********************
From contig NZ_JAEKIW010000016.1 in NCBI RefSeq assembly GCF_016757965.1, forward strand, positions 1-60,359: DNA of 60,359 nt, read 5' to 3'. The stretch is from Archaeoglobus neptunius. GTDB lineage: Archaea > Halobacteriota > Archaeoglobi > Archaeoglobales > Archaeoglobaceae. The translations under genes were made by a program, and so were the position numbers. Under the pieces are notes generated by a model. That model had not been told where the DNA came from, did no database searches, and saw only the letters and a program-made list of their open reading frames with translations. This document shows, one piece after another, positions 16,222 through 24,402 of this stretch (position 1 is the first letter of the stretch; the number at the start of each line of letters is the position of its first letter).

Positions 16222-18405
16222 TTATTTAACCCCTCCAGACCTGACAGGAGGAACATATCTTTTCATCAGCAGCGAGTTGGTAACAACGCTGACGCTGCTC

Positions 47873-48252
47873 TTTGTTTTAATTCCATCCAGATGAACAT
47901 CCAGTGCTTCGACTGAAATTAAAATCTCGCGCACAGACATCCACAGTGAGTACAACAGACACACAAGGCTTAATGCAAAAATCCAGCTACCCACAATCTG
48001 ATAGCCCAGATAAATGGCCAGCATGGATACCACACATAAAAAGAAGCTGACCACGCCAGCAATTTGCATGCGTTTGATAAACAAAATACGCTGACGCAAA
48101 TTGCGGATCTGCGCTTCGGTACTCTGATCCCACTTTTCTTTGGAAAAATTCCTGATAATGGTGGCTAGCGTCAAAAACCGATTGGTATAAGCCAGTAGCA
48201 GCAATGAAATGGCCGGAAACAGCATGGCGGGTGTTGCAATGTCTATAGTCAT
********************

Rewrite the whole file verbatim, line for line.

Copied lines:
From contig NZ_JAEKIW010000016.1 in NCBI RefSeq assembly GCF_016757965.1, forward strand, positions 1-60,359: DNA of 60,359 nt, read 5' to 3'. The stretch is from Archaeoglobus neptunius. GTDB lineage: Archaea > Halobacteriota > Archaeoglobi > Archaeoglobales > Archaeoglobaceae. The translations under genes were made by a program, and so were the position numbers. Under the pieces are notes generated by a model. That model had not been told where the DNA came from, did no database searches, and saw only the letters and a program-made list of their open reading frames with translations. This document shows, one piece after another, positions 16,222 through 24,402 of this stretch (position 1 is the first letter of the stretch; the number at the start of each line of letters is the position of its first letter).

Positions 16222-18405
16222 TTATTTAACCCCTCCAGACCTGACAGGAGGAACATATCTTTTCATCAGCAGCGAGTTGGTAACAACGCTGACGCTGCTC

Positions 47873-48252
47873 TTTGTTTTAATTCCATCCAGATGAACAT
47901 CCAGTGCTTCGACTGAAATTAAAATCTCGCGCACAGACATCCACAGTGAGTACAACAGACACACAAGGCTTAATGCAAAAATCCAGCTACCCACAATCTG
48001 ATAGCCCAGATAAATGGCCAGCATGGATACCACACATAAAAAGAAGCTGACCACGCCAGCAATTTGCATGCGTTTGATAAACAAAATACGCTGACGCAAA
48101 TTGCGGATCTGCGCTTCGGTACTCTGATCCCACTTTTCTTTGGAAAAATTCCTGATAATGGTGGCTAGCGTCAAAAACCGATTGGTATAAGCCAGTAGCA
48201 GCAATGAAATGGCCGGAAACAGCATGGCGGGTGTTGCAATGTCTATAGTCAT